The emergence of the concept of integrating technologies to enhance military capabilities is important to flag because what we have seen is the inability of militaries trained and equipped to fight industrial, inter-state wars to ‘fight among the people’, to borrow Rupert Smith’s phrase.

When the US military went into its two recent wars – Afghanistan and Iraq – its equipment, organisational structure, war-fighting manuals and its entire approach to battle was based on RMA. As Barry Posen’s posited, the US military was unprepared for the “contested zone” even as it commanded the “commons”. In the contested zone the adversary (and here the nature of the adversary has changed) relies on tactics that serve to blunt the technological superiority of an advanced military.

Posen argued: “The closer US military forces get to enemy-held territory, the more competitive the enemy will be. This arises from a combination of political, physical, and technological facts. These facts combine to create a contested zone – arenas of conventional combat where weak adversaries have a good chance of doing real damage to US forces (“Command of the Commons: The Military Foundation of US Hegemony”; International Security, 2003).

At such a moment, the nature of war changes and militaries, still being employed in pursuit of a strategic objective, are required to fight at sub-strategic levels. Soldiers are required to fight never-ending wars. The balloon effect kicks in. Put them down here and they will pop up there, there and there.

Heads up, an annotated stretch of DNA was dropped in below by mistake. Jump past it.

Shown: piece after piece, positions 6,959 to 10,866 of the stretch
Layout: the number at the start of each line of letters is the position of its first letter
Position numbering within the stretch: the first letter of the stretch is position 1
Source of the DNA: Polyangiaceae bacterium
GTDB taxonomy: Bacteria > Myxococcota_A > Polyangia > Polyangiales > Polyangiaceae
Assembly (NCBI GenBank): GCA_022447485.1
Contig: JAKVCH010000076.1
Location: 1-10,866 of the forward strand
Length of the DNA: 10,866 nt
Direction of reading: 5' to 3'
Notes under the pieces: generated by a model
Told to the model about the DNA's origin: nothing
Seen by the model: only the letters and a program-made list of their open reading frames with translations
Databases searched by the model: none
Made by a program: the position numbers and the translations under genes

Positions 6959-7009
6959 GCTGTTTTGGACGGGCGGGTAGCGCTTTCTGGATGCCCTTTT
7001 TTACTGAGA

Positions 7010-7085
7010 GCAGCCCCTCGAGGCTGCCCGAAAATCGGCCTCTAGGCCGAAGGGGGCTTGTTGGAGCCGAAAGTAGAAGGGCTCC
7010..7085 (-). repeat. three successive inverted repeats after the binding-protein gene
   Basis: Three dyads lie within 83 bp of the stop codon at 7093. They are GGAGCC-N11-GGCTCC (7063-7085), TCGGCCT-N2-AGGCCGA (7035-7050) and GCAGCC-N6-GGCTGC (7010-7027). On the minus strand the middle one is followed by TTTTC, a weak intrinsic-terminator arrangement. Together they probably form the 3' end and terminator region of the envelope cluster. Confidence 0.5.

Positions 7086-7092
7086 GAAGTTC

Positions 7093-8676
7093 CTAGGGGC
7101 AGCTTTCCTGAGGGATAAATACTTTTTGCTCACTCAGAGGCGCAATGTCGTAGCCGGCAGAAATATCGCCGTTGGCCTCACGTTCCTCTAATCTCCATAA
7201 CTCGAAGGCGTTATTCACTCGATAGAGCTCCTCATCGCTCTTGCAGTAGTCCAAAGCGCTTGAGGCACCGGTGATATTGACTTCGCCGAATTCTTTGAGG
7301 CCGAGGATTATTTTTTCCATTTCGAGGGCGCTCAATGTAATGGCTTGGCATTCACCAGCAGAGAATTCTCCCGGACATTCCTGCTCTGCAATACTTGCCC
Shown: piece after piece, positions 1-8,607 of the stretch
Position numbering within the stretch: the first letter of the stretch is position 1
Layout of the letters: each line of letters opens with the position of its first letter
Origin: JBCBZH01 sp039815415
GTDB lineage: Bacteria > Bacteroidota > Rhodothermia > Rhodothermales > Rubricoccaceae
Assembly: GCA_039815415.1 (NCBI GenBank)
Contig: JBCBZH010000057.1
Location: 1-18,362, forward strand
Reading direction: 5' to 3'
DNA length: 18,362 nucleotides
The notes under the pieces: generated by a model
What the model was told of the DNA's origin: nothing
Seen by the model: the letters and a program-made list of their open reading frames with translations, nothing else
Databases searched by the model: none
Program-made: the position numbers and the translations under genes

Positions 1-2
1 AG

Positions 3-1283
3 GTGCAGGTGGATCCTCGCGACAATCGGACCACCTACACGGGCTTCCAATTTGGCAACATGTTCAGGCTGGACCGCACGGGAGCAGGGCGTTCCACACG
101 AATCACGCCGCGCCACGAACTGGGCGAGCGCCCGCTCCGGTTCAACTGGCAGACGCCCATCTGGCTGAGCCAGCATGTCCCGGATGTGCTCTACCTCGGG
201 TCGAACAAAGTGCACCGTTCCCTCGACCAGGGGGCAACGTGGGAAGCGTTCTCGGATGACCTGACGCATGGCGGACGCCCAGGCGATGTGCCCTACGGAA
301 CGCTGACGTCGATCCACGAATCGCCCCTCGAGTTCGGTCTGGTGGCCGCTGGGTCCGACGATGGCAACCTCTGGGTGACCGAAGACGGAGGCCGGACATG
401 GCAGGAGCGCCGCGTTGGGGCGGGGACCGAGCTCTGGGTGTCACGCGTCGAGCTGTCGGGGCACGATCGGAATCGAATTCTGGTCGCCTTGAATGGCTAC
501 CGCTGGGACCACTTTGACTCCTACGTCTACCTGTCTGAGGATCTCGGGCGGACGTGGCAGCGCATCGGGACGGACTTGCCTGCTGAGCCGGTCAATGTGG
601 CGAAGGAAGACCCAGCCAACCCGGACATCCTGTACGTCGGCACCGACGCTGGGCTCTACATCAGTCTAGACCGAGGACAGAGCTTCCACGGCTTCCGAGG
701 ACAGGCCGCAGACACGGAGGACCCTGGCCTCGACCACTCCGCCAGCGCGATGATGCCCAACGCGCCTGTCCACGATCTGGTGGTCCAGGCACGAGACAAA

Can something be done? The question presupposes an answer, or at least hopes for one, that contains a magic solution. There is none because no one can begin with a clean slate. What is clear, however, is the fact that use of force in and of itself has not succeeded. Thousands of miles away from Afghanistan, in April, Abdullah Abdullah said to me with matter-of-fact grimness on the sidelines of a Brookings conference that the venture was doomed. “We have not been able to reach out to the people and we have failed to provide them good governance,” he said. He noted then that President Hamid Karzai’s ministers could not go to their own provinces which are de facto ruled by the Taliban. Incidentally, he mentioned Maydan Wardak and Logar, among others. What he said is corroborated by hundreds of other reports.

Talking is the option now being talked about. But equally, there is an attempt to talk from a position of strength. Hence, the continued raids and also pressure on Pakistan to take out the so-called Haqqani network which is supposed to be a nexus player between Al-Qaeda and the various Taliban groups on both sides of the Durand Line. Right!

The problem is, and this hasn’t been talked about in all the brouhaha about the Chinook being taken out in the skies over Maydan Wardak, that the Afghan Taliban have the capacity to operate successfully against the US military deep into Afghanistan and may not necessarily have a line of communication running from the east of Durand Line. They have enough funds, many coming to them, ironically, from the US military itself (the transport contracts and payment scandal is just one such), the weapons are available and the will to fight remains intact.

We have a wicked problem.

The writer is Contributing Editor, The Friday Times.